Direct-to-consumer fertility testing: Utilization and perceived utility among infertility patients and reproductive endocrinologists

Published:November 17, 2022DOI:

      Structured Abstract

      Research Question

      What is the utilization of direct-to-consumer fertility tests (DTCFTs) among infertility patients? How does the perceived utility of DTCFTs differ between patients and reproductive endocrinologists (REIs)?


      Infertility patients visiting the Duke Fertility Center between December 2020-2021 were sent an electronic invitation to participate in our patient survey. Members of the Society of Reproductive Endocrinology and Infertility (SREI) were sent email invitations to participate in our REI survey. DTCFTs were defined as tests not ordered by a physician nor performed at a physician's office, including calendar methods of ovulation prediction, urinary ovulation prediction kits, basal body (BBT) temperature monitoring, hormone analysis, ovarian reserve testing, and semen analysis. Patients and REIs were asked how likely they were to recommend a given DTCFT on a 0-10 Likert scale.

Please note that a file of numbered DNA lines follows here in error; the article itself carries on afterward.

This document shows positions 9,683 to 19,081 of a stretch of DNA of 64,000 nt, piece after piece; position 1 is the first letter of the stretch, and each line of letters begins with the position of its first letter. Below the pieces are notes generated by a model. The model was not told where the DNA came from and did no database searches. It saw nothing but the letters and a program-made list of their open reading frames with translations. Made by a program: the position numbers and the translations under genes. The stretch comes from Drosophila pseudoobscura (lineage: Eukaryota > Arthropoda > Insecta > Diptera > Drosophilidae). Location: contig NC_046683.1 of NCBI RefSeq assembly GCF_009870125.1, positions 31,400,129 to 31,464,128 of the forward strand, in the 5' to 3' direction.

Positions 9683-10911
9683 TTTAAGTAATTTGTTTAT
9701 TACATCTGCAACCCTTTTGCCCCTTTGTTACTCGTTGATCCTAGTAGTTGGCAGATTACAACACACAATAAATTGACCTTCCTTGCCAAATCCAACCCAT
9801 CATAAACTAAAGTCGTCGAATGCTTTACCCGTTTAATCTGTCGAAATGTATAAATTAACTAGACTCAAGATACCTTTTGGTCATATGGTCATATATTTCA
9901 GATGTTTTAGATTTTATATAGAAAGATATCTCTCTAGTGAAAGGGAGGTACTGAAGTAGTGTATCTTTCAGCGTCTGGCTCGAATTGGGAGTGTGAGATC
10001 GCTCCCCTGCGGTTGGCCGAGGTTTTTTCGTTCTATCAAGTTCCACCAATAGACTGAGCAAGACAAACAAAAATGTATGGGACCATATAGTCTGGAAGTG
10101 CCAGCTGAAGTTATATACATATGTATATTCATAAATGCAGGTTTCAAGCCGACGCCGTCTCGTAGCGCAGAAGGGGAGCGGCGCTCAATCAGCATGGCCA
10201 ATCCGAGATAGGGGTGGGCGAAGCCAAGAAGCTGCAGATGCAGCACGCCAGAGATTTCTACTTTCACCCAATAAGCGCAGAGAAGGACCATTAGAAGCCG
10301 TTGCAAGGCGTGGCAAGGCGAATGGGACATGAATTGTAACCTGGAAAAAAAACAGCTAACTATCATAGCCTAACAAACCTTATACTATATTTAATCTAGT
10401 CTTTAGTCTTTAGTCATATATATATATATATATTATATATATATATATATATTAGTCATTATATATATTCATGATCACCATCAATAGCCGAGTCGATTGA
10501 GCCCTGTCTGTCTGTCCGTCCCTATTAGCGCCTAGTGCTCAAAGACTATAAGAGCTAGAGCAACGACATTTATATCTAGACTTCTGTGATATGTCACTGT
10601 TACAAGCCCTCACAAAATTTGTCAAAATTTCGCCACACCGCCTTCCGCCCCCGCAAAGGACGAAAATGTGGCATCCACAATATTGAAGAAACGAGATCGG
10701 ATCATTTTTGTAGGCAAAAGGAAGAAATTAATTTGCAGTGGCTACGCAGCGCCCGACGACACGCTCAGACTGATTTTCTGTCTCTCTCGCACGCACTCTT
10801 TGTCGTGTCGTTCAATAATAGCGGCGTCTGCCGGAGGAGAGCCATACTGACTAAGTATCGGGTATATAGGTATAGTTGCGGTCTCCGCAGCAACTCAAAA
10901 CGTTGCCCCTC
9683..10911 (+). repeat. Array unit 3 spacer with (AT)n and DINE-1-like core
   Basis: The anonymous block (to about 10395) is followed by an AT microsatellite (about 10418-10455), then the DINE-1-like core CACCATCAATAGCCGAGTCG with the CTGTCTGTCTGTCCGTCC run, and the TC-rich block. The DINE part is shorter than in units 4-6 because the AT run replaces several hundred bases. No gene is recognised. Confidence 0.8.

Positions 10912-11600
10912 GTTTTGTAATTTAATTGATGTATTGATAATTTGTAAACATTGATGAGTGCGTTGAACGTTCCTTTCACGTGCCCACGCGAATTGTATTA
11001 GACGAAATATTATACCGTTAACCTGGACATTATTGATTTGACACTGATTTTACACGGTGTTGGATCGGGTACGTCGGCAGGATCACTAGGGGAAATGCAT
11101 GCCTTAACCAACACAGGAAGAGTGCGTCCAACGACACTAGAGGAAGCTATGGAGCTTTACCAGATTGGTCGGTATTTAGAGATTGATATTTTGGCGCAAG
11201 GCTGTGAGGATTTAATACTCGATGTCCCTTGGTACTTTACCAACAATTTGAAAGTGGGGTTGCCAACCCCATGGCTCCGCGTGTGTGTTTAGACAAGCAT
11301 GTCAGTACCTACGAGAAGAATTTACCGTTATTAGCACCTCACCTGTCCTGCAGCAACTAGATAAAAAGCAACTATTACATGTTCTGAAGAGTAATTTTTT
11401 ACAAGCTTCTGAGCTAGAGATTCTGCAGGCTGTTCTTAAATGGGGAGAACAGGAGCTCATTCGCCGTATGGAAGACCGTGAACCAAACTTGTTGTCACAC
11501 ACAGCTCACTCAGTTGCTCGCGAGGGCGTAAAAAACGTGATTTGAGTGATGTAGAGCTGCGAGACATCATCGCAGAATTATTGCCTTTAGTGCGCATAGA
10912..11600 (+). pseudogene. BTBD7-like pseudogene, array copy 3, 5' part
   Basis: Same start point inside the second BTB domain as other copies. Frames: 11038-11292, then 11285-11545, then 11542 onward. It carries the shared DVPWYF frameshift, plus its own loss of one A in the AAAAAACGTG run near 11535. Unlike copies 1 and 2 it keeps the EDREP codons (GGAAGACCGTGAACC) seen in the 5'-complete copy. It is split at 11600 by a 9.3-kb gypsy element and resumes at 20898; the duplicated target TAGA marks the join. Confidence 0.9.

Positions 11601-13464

In total, 425 patients (response rate=50%) and 178 REIs (response rate=21%) completed the surveys. Patients reported utilization of calendar methods of ovulation prediction (85%), urinary ovulation prediction (79%), BBT monitoring (31%), hormone analysis (14%), semen analysis (10%), and ovarian reserve testing (9%). REIs rated the utility of all DTCFTs significantly lower than patients (average discordance -4.2, p<.0001), except for urinary ovulation prediction, which REIs gave a significantly higher score (discordance +1.0, p<.0001). Prior pregnancy was significantly associated with home ovulation prediction utilization among patients (OR 3.21 [95% CI 1.2-9.83]).


      Methods of ovulation prediction are commonly used by infertility patients. Significant discordance exists in the perceived utility of DTCFTs between patients and REIs Patient education and guidelines are needed to better inform patients considering DTCFTs.



      BBT (basal body temperature), DTC (Direct-to-Consumer), DTCFT (Direct-to-Consumer Fertility Test), SREI (Society for Reproductive Endocrinology and Infertility)
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      Benjamin J. Peipert, MD is the current Education Chief Resident in Obstetrics & Gynecology at Duke University. Ben is a passionate provider and advocate, and his research interests include access to care, medical innovation, and health policy. After completing residency, he will be starting his fellowship in Reproductive Endocrinology and Infertility at the University